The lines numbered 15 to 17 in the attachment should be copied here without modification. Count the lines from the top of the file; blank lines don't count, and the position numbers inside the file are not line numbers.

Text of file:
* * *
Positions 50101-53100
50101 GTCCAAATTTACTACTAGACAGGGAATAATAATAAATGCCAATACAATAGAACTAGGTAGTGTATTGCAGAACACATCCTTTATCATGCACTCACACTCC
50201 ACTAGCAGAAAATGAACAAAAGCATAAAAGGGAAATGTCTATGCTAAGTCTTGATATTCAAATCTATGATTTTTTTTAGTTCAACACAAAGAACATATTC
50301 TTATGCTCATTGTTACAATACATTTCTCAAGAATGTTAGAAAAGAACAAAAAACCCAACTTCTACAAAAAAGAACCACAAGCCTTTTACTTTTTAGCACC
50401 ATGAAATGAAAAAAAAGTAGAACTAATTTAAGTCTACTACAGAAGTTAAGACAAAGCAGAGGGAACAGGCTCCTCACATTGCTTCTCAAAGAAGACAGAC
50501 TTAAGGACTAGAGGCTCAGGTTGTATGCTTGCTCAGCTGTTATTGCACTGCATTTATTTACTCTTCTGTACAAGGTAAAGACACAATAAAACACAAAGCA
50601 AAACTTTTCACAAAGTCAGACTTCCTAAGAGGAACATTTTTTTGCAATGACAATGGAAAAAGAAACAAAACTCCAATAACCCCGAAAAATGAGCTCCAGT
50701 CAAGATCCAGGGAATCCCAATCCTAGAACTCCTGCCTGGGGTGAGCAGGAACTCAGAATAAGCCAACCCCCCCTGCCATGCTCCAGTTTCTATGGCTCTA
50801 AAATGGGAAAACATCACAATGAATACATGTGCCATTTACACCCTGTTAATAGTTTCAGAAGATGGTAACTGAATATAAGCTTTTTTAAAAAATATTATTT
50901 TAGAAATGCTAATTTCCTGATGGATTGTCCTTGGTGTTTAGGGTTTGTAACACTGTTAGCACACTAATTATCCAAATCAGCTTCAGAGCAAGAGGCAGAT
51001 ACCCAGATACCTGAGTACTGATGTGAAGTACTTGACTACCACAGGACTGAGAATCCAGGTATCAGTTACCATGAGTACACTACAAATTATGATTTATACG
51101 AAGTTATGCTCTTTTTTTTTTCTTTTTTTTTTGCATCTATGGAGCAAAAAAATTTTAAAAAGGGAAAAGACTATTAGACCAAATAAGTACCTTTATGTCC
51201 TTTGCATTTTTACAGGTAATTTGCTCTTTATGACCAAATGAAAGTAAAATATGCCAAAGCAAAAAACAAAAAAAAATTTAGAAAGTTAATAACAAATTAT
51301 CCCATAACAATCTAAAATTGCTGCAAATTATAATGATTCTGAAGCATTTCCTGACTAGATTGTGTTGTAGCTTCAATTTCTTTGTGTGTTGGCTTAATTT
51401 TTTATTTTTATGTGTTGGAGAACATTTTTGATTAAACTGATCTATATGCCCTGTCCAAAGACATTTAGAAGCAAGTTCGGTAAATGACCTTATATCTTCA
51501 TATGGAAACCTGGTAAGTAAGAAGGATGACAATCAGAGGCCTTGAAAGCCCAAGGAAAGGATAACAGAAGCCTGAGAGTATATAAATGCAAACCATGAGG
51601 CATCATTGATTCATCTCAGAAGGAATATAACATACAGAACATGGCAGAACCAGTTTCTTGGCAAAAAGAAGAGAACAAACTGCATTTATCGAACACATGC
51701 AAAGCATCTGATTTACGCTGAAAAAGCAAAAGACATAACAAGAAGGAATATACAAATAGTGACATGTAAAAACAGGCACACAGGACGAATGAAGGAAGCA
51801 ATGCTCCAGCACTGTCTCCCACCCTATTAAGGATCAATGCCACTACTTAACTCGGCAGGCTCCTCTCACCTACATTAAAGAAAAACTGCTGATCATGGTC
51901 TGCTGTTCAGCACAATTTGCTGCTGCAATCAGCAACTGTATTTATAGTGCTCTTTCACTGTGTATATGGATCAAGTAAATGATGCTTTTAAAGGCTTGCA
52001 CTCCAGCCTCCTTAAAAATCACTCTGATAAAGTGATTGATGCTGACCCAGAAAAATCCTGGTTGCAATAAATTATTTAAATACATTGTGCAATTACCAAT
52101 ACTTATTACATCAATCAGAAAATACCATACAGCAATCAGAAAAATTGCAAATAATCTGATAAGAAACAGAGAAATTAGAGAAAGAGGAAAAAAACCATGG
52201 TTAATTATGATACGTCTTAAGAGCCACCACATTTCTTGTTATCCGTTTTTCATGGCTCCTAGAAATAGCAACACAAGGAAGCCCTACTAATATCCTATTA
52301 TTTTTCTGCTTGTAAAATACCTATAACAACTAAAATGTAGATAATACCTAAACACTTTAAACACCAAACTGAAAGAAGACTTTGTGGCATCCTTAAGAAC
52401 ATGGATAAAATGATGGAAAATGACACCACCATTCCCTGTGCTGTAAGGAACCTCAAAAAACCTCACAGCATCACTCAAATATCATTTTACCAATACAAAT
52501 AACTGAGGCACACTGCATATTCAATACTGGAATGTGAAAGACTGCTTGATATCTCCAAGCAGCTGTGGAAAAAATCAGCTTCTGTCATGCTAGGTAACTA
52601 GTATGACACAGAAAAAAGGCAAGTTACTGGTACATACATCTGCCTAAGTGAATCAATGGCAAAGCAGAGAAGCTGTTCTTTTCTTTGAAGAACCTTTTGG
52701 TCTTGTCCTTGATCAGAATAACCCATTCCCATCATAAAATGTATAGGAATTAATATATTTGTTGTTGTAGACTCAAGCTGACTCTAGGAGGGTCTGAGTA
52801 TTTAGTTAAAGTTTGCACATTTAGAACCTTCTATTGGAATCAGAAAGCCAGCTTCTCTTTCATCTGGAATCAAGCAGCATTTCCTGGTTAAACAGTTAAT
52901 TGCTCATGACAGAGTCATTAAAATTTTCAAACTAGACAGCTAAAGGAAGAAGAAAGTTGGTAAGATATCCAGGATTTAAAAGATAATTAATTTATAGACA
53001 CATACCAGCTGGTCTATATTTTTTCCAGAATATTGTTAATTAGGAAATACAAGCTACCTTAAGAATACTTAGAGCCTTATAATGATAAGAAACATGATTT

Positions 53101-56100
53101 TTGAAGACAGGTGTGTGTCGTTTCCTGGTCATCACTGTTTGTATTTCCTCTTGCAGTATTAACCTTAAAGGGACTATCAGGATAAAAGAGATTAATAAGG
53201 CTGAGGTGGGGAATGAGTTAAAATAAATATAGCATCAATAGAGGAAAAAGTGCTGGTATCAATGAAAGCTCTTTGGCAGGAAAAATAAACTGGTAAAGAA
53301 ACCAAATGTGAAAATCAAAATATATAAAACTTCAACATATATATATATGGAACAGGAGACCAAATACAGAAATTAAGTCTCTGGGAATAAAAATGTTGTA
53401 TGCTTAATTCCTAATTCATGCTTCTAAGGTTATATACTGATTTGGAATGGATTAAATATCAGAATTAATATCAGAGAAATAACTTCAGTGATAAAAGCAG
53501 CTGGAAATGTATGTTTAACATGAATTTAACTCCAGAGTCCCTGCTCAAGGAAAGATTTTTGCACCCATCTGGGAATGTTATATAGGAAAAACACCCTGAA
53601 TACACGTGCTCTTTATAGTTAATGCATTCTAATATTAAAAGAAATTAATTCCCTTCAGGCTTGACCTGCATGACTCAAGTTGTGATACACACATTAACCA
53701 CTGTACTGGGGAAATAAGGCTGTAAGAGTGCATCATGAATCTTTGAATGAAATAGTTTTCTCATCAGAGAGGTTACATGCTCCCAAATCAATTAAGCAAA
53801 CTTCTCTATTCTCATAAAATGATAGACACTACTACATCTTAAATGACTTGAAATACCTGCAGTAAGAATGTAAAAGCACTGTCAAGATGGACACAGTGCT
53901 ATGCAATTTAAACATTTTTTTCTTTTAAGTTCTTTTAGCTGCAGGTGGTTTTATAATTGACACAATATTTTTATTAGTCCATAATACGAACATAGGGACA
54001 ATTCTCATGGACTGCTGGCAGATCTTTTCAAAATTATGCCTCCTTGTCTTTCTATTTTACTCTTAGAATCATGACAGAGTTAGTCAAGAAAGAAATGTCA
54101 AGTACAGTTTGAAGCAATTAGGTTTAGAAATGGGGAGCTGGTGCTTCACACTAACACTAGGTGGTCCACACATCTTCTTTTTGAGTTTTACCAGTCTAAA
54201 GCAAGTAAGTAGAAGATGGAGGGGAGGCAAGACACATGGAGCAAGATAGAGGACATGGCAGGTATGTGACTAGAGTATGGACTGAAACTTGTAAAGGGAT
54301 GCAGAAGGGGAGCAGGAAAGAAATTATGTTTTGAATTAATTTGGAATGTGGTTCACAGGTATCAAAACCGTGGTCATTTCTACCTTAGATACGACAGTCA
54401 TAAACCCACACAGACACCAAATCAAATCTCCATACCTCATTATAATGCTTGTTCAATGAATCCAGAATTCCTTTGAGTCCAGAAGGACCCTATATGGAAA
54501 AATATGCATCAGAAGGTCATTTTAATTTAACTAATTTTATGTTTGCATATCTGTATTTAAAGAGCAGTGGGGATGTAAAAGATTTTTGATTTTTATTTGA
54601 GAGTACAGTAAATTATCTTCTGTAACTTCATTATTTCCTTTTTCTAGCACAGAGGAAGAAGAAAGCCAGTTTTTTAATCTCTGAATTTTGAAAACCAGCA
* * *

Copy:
51401 TTTATTTTTATGTGTTGGAGAACATTTTTGATTAAACTGATCTATATGCCCTGTCCAAAGACATTTAGAAGCAAGTTCGGTAAATGACCTTATATCTTCA
51501 TATGGAAACCTGGTAAGTAAGAAGGATGACAATCAGAGGCCTTGAAAGCCCAAGGAAAGGATAACAGAAGCCTGAGAGTATATAAATGCAAACCATGAGG
51601 CATCATTGATTCATCTCAGAAGGAATATAACATACAGAACATGGCAGAACCAGTTTCTTGGCAAAAAGAAGAGAACAAACTGCATTTATCGAACACATGC